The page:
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It is 100 years since women in Bri­tain were fi­nally granted the right to vote – as long they were over 30 and met some other cri­te­ria – but it was a decade prior that the suf­fragettes adopted their iconic colours. Pur­ple, white and green be­came the tri­col­ore of choice for the Women’s So­cial and Po­lit­i­cal Union (WSPU), with the hope they would unite those at­tend­ing a mass demon­stra­tion in Lon­don’s Hyde Park on 21 June 1908. It turned out to be a wise idea to have a sem­blance of uni­form as some 500,000 peo­ple from all over Bri­tain showed up. And when they went home, they took the WSPU colours with them.

Soon they were be­ing used on all man­ner of items, from rosettes and sashes to flags, ban­ners, post­cards and posters. Shops got in on the act and put pur­ple, white and green on hand­bags, shoes, toi­let soap and un­der­wear. Wealth­ier women could show their sup­port through their jew­ellery, by wear­ing amethysts, pearls, peri­dots or emer­alds. In the weekly news­pa­per Votes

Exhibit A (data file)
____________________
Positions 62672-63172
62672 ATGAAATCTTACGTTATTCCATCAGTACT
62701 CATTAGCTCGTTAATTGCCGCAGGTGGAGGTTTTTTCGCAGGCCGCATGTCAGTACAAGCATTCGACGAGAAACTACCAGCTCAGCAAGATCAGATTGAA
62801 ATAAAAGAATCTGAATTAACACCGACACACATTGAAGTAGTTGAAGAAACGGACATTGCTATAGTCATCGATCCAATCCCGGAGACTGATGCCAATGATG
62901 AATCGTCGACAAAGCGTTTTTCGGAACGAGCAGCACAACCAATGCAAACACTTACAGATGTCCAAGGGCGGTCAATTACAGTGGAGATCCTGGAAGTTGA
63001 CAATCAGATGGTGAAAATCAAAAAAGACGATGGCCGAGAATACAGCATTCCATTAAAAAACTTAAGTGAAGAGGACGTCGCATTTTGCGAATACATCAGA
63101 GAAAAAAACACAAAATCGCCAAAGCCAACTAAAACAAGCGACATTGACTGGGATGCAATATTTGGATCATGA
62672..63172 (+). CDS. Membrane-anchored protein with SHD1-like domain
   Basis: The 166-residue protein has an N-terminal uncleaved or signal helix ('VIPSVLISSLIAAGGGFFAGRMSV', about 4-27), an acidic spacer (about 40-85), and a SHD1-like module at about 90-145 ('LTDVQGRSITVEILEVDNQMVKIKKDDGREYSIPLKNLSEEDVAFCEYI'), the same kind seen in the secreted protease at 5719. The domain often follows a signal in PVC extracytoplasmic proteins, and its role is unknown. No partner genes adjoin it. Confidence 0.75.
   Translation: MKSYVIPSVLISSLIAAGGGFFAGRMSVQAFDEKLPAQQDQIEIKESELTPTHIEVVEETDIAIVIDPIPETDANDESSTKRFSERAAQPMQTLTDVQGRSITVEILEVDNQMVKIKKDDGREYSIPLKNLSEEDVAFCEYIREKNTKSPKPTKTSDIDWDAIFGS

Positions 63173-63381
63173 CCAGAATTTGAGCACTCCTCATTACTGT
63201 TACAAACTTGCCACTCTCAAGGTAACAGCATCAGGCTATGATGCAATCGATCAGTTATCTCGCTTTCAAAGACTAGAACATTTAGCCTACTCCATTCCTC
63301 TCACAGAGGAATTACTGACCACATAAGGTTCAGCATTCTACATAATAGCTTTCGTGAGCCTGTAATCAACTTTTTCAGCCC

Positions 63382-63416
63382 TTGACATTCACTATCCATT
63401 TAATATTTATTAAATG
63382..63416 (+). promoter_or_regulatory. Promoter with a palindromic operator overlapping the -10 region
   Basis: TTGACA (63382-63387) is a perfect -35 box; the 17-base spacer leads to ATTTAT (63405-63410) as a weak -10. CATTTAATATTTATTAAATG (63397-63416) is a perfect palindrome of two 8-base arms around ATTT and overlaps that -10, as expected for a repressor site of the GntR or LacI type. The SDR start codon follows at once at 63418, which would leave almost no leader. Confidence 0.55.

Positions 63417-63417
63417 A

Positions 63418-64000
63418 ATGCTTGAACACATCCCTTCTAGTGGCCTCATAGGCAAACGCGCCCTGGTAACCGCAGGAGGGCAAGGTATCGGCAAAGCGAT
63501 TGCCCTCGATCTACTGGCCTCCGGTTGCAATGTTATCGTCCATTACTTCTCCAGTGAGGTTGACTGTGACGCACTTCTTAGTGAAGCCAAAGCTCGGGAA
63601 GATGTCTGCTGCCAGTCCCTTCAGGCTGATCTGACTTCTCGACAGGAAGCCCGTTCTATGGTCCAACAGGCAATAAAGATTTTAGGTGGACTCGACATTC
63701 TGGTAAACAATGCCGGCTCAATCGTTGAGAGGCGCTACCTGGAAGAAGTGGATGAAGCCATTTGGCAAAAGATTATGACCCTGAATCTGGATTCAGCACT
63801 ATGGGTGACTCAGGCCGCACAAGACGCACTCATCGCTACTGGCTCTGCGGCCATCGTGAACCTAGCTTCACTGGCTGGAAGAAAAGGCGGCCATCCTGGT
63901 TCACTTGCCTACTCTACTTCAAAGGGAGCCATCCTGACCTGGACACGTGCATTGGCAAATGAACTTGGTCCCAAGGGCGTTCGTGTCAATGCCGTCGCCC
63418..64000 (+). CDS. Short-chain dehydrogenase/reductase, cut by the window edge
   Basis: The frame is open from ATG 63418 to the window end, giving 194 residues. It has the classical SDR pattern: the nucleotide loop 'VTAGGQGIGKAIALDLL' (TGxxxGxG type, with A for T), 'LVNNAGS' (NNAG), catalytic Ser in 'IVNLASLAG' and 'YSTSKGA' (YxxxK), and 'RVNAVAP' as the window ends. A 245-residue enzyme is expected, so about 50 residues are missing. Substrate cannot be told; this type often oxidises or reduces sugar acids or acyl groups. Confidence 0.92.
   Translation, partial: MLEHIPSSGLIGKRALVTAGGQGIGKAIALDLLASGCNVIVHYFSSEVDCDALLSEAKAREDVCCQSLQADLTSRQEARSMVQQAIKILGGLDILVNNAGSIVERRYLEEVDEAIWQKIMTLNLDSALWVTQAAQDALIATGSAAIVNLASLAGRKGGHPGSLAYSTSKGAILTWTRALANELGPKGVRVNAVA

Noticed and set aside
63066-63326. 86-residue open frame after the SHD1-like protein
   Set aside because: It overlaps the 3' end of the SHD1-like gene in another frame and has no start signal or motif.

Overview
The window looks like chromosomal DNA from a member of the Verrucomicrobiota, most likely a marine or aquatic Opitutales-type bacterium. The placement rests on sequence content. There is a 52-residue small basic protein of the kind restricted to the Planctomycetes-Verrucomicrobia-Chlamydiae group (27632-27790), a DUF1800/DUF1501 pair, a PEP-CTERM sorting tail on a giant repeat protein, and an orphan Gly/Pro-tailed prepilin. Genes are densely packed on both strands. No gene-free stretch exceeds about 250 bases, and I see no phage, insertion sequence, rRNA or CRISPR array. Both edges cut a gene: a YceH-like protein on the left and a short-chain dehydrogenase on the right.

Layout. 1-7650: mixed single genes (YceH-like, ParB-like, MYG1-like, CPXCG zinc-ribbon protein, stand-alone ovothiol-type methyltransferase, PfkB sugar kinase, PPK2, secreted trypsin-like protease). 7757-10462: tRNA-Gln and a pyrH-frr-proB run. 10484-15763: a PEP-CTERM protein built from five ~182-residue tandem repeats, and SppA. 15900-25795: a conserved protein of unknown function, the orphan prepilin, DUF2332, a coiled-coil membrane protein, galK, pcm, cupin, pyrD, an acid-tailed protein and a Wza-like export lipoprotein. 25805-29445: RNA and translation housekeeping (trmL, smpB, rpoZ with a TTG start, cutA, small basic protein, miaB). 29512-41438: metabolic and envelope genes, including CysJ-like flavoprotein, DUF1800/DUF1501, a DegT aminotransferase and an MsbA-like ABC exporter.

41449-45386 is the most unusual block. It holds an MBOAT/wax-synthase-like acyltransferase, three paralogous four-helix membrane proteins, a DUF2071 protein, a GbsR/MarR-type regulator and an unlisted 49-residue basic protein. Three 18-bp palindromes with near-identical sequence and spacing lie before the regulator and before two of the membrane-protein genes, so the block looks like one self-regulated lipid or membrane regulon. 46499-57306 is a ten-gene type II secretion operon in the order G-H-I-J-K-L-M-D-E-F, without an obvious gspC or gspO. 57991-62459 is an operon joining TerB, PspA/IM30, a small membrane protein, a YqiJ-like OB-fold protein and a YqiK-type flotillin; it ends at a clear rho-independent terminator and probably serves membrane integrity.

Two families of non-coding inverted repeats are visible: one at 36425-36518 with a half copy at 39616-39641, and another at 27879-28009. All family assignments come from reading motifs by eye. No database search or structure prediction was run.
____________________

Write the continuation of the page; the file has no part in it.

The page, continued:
for Women, co-edi­tor Em­me­line Pethick-Lawrence ex­plained the sym­bol­ism of the colours.

“Pur­ple, as every­one knows, is the royal colour. It stands for the royal blood that flows in the veins of ev­ery suf­fragette, the in­stinct of free­dom and dig­nity … White stands for pu­rity in pri­vate and pub­lic life … Green is the colour of hope and the em­blem of spring.”

TRI­UMPHANT TRI­COL­ORE This il­lus­tra­tion graced the song sheet for pop­u­lar suf­frage an­them The March of the Women, penned by Ethel Smyth in 1911

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